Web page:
Questions : 1 × 4 = 4
(i) What were the difficult subjects for the narrator’s daughter ?
(a) Biology and Chemistry
(b) Economics and Physics
(c) Political Science and English
(d) History and Maths

Ans. (b) Economics and Physics
(ii) Why does it pay to mug up answers ?
(a) Because teachers find it easy to evaluate
(b) Because students find it easy to write
(c) Because teachers find it easy to teach
(d) Because students find it easy to remember
Ans. (a) Because teachers find it easy to evaluate
(iii) What stifles the creative urge in children ?
(a) The urge to be always right
(b) The urge to do well in everything
(c) The urge to conform and play safe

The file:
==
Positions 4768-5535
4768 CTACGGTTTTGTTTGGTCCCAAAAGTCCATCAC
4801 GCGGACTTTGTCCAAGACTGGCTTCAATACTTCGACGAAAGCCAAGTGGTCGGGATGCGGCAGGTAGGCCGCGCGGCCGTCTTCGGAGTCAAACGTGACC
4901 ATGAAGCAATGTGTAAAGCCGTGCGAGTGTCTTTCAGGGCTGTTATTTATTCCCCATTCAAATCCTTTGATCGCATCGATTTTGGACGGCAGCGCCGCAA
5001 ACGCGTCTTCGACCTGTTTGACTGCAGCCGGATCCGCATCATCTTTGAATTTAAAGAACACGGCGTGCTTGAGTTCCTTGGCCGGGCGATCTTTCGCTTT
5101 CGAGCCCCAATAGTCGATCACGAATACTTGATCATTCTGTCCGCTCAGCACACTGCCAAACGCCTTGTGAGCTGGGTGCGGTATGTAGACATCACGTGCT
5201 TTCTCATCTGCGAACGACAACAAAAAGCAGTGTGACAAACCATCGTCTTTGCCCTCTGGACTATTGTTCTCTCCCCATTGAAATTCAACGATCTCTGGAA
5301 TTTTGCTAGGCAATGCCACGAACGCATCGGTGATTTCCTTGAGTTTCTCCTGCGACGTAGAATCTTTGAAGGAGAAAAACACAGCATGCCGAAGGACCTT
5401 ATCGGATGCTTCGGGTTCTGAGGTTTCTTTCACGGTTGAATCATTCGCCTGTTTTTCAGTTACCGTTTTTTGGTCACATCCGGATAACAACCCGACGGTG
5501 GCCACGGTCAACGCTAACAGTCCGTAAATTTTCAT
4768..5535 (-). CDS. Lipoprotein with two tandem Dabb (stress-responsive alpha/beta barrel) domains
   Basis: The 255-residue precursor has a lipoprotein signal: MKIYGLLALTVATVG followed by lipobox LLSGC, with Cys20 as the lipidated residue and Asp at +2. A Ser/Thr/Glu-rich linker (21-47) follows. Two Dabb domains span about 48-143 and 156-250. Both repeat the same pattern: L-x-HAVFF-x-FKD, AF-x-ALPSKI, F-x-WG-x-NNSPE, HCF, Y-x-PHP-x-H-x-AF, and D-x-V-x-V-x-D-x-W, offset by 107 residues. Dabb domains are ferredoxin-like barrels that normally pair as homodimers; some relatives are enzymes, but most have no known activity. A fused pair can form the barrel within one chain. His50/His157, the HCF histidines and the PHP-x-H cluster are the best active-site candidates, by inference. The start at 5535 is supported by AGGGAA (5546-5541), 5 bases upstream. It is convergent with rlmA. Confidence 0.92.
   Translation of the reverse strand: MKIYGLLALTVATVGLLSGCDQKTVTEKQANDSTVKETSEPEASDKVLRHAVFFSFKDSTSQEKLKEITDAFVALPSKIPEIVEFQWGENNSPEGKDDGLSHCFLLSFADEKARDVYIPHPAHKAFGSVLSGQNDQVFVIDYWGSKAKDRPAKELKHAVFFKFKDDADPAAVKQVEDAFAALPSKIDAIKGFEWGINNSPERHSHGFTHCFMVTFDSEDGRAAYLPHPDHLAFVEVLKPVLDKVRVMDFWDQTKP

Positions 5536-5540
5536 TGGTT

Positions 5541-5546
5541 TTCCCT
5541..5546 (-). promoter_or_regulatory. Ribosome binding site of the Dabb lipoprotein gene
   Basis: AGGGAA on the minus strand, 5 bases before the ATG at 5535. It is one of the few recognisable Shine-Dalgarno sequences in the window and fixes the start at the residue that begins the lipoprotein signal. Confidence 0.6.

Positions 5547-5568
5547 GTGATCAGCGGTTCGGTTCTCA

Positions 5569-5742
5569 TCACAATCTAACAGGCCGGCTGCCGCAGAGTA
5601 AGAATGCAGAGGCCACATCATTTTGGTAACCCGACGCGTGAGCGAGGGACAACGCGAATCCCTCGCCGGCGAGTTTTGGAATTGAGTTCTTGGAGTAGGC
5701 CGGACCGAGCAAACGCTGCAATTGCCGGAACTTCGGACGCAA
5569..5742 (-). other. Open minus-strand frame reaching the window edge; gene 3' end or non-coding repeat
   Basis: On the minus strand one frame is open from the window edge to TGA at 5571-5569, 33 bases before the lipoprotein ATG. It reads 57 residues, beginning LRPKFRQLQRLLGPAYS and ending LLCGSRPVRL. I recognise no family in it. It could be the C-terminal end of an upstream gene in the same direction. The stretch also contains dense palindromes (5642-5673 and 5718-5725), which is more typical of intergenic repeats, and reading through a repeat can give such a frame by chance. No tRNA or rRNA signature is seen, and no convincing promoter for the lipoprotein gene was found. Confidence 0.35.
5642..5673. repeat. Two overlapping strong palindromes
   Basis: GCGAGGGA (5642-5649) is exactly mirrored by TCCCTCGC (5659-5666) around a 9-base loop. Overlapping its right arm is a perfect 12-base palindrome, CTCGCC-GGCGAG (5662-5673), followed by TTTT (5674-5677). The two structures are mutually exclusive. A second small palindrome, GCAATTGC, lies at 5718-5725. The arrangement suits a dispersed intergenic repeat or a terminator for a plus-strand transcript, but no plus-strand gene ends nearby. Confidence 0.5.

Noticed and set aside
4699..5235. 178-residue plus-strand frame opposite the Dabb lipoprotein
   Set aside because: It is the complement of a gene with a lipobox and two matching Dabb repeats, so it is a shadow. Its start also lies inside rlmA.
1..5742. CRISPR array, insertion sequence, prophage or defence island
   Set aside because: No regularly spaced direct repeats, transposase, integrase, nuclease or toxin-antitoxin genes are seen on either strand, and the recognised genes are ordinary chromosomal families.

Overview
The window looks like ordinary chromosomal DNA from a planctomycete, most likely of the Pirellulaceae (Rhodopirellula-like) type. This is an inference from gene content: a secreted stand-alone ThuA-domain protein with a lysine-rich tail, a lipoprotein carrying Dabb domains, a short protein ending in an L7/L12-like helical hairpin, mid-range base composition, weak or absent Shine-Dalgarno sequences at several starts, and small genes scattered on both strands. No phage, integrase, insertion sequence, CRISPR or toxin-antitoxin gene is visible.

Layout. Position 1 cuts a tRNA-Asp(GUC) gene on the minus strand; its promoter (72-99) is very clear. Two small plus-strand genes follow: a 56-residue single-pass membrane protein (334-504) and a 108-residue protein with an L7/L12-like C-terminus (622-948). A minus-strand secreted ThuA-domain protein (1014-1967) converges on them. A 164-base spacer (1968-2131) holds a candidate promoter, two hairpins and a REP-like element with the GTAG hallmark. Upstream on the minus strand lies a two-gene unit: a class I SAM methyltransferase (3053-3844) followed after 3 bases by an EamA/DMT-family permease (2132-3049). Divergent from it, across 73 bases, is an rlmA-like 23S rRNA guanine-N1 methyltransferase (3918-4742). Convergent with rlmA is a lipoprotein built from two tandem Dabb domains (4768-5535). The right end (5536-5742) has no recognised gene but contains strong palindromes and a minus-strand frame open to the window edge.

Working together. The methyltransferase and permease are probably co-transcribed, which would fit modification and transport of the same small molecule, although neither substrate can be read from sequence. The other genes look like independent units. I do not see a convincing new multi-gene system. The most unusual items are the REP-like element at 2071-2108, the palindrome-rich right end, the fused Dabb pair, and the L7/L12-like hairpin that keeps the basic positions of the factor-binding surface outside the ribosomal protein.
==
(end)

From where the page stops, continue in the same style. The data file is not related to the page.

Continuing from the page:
(d) The urge to take risks

Ans. (c) The urge to conform and play safe
(iv) Learning is now being considered ………… .
(a) an interesting activity
(b) a mundane and avoidable activity
(c) a fun filled activity
(d) an interesting but avoidable activity

Ans. (b) a mundane and avoidable activity

Check your Reading Comprehension Skills of The given Unseen Passage:

(v) Can the educational institutes start off inter school projects on the Internet?

(vii) Students should be allowed to……..

(viii) Learning, instead of fun is being considered the most mundane and avoidable activity. Explain.

6. Read the passage given below and answer the questions that follow : ReadLearnExcel HBSE Guess Paper 2022-2023 Class12 English ( BSEH 2019 SET C)

Read the following passage given below and answer the questions that follow :